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What does it mean to be the Church in exile?

By Rachel Baarda

(Watch for more on this topic in the Jan/Feb Faith Today!)

Less than a week before the U.S. presidential election, the presidents of EFC affiliate institutions met in Mississauga for the annual Presidents Day gathering. One of the speakers was Dr. Lee Beach, author of The Church in Exile: Living in Hope After Christendom (Intervarsity Press, 2015). He asked, “As believers, how do we maintain our cultural identity in exile?” In the aftermath of the U.S. presidential election, this topic seems more timely than ever.untitled

Beach said that today, Canadian Christians live in a place where our story is no longer known. More surprisingly, we’re losing sight of our identity as confessing Christians. A friend of Beach’s young son saw a nativity scene, and he asked what it was. Beach contrasted this with his own childhood biblical knowledge: even before becoming a Christian, he knew some Bible stories, such as Jonah and the whale.

With so few Canadians knowing the Christian story, we are starting to lose sense of who we are. Beach drew on the example of the Israelites in the Babylonian exile. They, too, faced challenges preserving their identities in exile:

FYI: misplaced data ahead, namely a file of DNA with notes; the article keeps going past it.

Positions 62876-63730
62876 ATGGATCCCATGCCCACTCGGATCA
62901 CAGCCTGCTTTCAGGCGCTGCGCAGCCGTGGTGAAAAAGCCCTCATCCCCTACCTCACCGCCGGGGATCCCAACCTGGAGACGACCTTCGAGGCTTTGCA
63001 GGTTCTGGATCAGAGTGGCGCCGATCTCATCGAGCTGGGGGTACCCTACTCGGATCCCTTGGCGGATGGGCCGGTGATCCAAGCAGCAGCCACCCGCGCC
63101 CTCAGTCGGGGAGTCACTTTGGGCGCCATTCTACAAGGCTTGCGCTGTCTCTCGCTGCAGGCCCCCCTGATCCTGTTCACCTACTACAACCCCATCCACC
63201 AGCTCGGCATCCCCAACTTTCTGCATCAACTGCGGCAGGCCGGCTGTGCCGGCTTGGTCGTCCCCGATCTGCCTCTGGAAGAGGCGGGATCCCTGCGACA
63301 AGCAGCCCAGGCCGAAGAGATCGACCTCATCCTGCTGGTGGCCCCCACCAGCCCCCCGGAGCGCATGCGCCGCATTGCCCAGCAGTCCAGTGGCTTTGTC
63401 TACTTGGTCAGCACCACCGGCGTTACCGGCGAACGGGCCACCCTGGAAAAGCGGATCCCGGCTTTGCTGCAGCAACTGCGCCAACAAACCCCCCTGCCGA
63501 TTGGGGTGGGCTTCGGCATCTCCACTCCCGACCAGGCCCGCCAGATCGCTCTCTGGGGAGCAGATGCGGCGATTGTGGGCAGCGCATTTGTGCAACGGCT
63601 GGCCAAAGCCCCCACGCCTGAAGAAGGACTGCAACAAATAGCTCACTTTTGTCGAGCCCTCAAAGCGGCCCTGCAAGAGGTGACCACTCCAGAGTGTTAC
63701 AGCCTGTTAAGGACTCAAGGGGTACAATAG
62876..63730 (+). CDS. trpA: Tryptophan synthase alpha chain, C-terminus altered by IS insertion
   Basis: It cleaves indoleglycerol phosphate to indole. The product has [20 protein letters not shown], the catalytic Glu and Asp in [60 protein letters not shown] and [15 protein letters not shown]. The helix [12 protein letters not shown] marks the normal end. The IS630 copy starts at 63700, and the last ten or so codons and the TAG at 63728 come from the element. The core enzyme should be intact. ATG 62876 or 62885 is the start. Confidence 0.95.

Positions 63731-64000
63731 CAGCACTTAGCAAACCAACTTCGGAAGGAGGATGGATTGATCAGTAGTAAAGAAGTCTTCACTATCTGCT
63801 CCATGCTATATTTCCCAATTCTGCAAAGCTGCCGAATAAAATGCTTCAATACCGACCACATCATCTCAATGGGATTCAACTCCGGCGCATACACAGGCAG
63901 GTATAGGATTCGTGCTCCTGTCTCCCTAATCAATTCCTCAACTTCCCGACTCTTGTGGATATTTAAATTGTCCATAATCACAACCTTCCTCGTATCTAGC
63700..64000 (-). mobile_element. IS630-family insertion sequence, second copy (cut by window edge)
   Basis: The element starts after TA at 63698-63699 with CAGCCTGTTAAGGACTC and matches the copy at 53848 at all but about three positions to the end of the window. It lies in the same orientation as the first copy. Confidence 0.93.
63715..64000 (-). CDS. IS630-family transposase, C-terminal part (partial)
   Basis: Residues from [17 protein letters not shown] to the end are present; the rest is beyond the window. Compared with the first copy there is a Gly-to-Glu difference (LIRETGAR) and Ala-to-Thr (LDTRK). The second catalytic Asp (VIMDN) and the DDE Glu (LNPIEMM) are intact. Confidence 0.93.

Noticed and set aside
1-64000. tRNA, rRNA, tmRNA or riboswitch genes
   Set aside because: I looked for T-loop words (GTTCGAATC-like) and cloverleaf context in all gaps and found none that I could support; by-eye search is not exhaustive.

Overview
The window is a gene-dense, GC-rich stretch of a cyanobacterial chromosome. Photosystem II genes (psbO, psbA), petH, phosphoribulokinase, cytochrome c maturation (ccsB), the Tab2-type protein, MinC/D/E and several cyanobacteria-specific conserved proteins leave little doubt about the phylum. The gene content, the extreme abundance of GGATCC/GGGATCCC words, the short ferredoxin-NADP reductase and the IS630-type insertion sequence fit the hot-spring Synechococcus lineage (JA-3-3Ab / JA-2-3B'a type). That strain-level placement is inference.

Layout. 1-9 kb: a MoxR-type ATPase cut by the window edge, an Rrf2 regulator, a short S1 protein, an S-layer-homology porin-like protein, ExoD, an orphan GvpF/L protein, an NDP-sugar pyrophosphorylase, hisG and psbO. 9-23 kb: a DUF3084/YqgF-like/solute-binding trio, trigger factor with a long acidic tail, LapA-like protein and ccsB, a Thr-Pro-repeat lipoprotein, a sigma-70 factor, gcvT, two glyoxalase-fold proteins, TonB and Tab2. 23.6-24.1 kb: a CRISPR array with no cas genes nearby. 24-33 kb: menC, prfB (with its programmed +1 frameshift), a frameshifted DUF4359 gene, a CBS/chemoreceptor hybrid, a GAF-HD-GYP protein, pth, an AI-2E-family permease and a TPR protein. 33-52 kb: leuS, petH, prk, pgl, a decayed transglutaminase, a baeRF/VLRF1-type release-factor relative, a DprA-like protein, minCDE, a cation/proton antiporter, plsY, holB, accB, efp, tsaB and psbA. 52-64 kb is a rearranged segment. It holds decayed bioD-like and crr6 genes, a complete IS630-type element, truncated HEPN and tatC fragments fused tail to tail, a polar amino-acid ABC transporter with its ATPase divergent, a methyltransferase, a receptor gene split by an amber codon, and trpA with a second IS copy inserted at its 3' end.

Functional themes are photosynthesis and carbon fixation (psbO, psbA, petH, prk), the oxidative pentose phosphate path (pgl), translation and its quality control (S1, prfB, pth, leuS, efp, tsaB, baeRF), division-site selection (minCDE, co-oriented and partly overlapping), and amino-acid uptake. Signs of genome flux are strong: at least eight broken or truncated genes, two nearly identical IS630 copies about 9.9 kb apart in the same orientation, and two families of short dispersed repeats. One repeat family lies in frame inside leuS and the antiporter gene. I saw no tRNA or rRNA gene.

• The Babylonians were celebrating Marduk’s victory over Yahweh. The Israelites had to decide whether they believed that Yahweh would actually be with them.
  • The Israelites had to rediscover their identity in the midst of exile.
  • They had to rediscover a community distinctively opposed to the ways of the other nation.

Beach pointed out that in an era when faith is increasingly privatized, it’s harder to be encouraged in our faith. Christian faith is seen as antagonistic to our culture, so we have to find pathways through the marginalization of our own beliefs.
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